标题：How To Increase the Number of Women Winning Nobel Prizes
作者：By Meredith Wadman Oct. 24, 2013 Time
1. The mother of tweens was folding laundry at 5 a.m. before going to an early spinning class when the phone rang. It was October 2009 and Carol Greider, a biologist at Johns Hopkins University, picked up and heard a voice from Stockholm. She had won that year’s Nobel Prize in medicine.
2. Unfortunately, Greider remains a rarity in the pantheon of Nobel scientists. And that’s partly because we haven’t done enough to help young female scientists balance the demands of academic research with the pull of family responsibility. That needs to change.
3. Admittedly, today’s situation is better than it was when Greider entered grad school in the early 80s, never mind in the dark days of the preceding decades. Then, when women were scarcely to be found at undergraduate lab benches, the results in the rarefied reaches of Stockholm couldn’t help but be dismal. Since the awards were launched in 1901, two physics laureates have been women: Marie Curie in 1903 and Maria Goeppert Mayer in1963. In chemistry,four of the 165 winners have been women. (Marie Curie was one of them, in 1911;she is the only woman to have won two Nobels.) Women have won 5 percent of the coveted awards in physiology or medicine. And it was 2009 before Elinor Ostrom, of Indiana University and Arizona State University, became the first-ever female laureate in economics.
4. In fact, 2009 was something of a banner year for women — Greider shared her award with her mentor, Elizabeth Blackburn, of the University of California at San Francisco; and Israel’s Ada Yonath shared the prize in chemistry. Since then, men have continued to sweep the science awards.
To be a female Nobel winner has not only required brilliance, but also preternatural determination in the face of cultural, social and political obstacles. The Italian neurologist Rita Levi-Montalcini secretly conducted experiments in her bedroom in Mussolini’s Italy. Francoise Barre-Sinoussi, the Parisian who co-discovered the AIDS virus – and whose father thought a women’s place was in the home –was in the lab on her wedding day. Her fiancé had to call her to remind her to turn up at the ceremony. Barbara McClintock, the U.S.geneticist who won the prize in 1983, was nearly prevented from attending college by her mother. She was afraid higher education would make her daughter unmarriageable.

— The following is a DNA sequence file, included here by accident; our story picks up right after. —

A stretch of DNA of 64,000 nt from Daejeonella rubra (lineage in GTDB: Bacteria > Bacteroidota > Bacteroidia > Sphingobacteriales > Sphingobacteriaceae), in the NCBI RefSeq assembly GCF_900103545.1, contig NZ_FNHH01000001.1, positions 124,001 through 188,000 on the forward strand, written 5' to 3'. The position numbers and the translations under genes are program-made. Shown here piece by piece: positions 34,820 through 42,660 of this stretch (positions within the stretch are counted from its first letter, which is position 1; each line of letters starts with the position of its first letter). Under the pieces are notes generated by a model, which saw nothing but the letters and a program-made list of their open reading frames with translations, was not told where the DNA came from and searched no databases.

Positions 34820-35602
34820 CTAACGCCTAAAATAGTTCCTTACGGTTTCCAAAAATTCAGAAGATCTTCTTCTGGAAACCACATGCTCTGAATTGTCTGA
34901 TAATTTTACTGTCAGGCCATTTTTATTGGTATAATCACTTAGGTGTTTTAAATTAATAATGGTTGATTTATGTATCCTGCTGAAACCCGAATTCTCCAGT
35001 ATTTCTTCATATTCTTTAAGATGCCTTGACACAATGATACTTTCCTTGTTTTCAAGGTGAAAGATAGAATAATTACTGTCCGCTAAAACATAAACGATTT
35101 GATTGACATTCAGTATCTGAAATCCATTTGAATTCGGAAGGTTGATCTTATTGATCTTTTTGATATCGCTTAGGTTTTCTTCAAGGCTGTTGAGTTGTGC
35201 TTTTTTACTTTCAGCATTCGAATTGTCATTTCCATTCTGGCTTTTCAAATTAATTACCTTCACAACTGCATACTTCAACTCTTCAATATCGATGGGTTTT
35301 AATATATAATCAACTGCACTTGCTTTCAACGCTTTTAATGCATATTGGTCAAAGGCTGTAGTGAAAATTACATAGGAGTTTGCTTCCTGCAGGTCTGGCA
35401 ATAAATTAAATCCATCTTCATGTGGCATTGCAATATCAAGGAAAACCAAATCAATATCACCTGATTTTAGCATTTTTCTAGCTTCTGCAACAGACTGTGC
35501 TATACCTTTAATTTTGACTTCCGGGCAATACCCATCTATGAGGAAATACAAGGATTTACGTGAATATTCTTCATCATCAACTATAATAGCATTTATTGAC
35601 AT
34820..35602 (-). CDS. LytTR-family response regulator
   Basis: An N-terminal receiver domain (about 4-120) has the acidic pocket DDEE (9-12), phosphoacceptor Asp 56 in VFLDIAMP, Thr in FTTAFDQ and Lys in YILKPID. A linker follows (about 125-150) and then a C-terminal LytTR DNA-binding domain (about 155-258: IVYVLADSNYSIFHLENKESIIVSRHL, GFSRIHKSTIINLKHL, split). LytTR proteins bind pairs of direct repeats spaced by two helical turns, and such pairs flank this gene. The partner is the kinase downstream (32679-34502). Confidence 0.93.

5. All of this was decades ago, before recent campaigns to encourage more young women to choose STEM (science, technology, engineering and math) careers;and, in the US, before the Civil Rights Act, affirmative action and Title IX.What’s the excuse in 2013?
6. What, specifically, should institutions do to offer such support?Universities can make meaningful policy changes, such as allowing women with young children to stop the tenure clock for a period of time — an option available at some but not all academic centers. They should ensure that young female scientists have dedicated, top-notch mentors. And they can guarantee paid maternity land parental leave—something that’s woefully lacking for junior scientists at most U.S. institutions.
7. Federal agencies also have a role to play. Big funders, led by the National Institutes of Health (NIH) have already implemented policies like no-cost grant extensions that allow scientists with family obligations extra time to complete a project, and others that allow fellowship periods to be extended or deferred for childcare purposes. But agencies can, and should, do more. One task the government is especially suited to is longitudinal data collection on those family-friendly policies. Such data isn’t being collected systematically,and without it we can’t know what policy changes are working, and which ones aren’t.
8. If we want top-drawer women to stay in science careers — and this country, beset by daunting, and growing, global science competition, could certainly use them – institutions of all stripes need to show a far more serious commitment to supporting them.
9. To put it another way, if we want to see more women celebrating in Stockholm, we should strive to build a world in which the likes of Carol Greider are hardly ever to be found folding the laundry at 5 in the morning.
Meredith Wad man is a Future Tense Fellow at New America and an Oxford-educated physician. This article was written for the New America Foundation’s Weekly Wonk. The views expressed are solely her own.